A lot of moving and relocating is going on at the Ohio Valley Mall and there is word that such moves are going to continue for some time and possibly, in the not too distant future, may involve the vacant acreage west of the shopping center that had been planned for development many years ago but failed because certain highway improvements did not materialize.
With the announcement last week that MC Sports will be moving into the mall within the next few weeks, the largest retail space in the shopping center outside of the anchor store locations will be filled by the new tenant.
The sporting goods store will occupy the space where the Fun Factory is currently located and which previously had been the home of Old Navy. It is a 23,000-square- foot space, located next to Sears and across the corridor from the new location for Books-A-Million.
The Fun Factory will be relocated outside the mall to where the Deal$ store had been located adjacent to David's Bridal. Mall manager George Diab said MC Sports has 90 days to renovate and move into the mall.
Relocation of Books-A-Million was completed over the weekend. It is now handling its reading merchandise from a spot that is more than twice as large as its former location which eventually will be taken over by the largest store ever to locate in the mall - Boscov's.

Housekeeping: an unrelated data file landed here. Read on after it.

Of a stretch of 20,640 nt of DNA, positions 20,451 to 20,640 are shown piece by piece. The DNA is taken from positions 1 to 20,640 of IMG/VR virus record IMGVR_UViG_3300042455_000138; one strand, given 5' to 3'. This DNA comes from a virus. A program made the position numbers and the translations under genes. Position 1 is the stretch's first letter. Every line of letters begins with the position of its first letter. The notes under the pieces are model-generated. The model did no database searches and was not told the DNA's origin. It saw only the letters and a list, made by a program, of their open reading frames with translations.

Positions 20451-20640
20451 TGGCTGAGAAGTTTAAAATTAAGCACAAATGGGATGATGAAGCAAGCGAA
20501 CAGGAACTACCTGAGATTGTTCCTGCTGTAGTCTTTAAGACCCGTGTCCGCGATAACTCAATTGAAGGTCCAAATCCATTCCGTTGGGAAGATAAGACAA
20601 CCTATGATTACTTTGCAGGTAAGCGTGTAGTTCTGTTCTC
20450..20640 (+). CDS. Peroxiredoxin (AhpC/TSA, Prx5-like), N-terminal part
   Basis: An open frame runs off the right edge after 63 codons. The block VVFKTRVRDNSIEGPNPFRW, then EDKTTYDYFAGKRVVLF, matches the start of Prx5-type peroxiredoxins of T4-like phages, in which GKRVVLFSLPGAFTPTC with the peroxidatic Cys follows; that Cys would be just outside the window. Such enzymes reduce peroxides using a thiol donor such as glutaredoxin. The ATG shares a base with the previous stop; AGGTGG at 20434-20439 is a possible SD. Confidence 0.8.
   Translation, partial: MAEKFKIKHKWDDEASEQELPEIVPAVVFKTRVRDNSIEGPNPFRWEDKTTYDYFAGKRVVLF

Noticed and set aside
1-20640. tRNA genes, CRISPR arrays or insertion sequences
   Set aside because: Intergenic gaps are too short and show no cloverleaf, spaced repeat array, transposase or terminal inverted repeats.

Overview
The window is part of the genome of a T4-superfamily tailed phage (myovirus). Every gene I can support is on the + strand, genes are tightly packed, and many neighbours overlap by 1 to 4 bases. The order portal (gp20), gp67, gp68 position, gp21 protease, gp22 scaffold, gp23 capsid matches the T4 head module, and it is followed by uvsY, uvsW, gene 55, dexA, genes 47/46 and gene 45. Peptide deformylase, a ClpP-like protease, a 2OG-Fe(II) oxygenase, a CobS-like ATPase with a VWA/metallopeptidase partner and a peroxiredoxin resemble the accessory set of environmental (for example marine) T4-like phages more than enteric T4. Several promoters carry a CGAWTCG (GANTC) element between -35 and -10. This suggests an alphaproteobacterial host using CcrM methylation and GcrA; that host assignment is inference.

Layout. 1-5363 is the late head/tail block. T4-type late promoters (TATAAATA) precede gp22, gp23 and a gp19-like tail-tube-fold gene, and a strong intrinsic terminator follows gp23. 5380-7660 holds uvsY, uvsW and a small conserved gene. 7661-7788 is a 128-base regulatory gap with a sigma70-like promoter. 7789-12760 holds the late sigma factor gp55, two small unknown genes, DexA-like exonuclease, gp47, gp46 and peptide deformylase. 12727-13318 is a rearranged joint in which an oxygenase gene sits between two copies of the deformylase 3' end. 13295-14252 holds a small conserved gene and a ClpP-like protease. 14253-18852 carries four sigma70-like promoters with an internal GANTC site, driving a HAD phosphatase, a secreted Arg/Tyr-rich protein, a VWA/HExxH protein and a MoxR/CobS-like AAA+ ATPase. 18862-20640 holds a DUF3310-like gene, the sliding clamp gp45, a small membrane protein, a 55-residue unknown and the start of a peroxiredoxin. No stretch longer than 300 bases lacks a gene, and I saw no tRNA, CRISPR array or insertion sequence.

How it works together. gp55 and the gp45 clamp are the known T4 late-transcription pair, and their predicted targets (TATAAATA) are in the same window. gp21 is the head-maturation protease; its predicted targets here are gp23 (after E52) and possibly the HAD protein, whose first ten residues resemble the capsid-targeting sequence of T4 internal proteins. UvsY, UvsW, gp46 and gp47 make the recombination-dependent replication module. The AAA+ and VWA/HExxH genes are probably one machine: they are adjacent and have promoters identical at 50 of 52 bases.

Five stores have now been relocated to make room for Boscov's, which means renovation work to accommodate that 180,000- square-foot store can begin. However, one more store relocation will have to be accomplished to clear the area where Victoria's Secret will move from the temporary quarters it now occupies.
Some activity outside the mall may also be developing in connection with the 36-acre site located immediately west of the mall complex. A quitclaim deed transferring the land from Ohio Valley Mall Co. of Mahoning County, (grantor) to Ohio Valley Place, LLC, (grantee) an Ohio limited liability company with a mailing address in care of the Warner Management Co. of New Jersey, has been filed in the Belmont County Recorder's office. It is signed by Anthony M. Cafaro, Jr.,agent for the Ohio Valley Mall Co.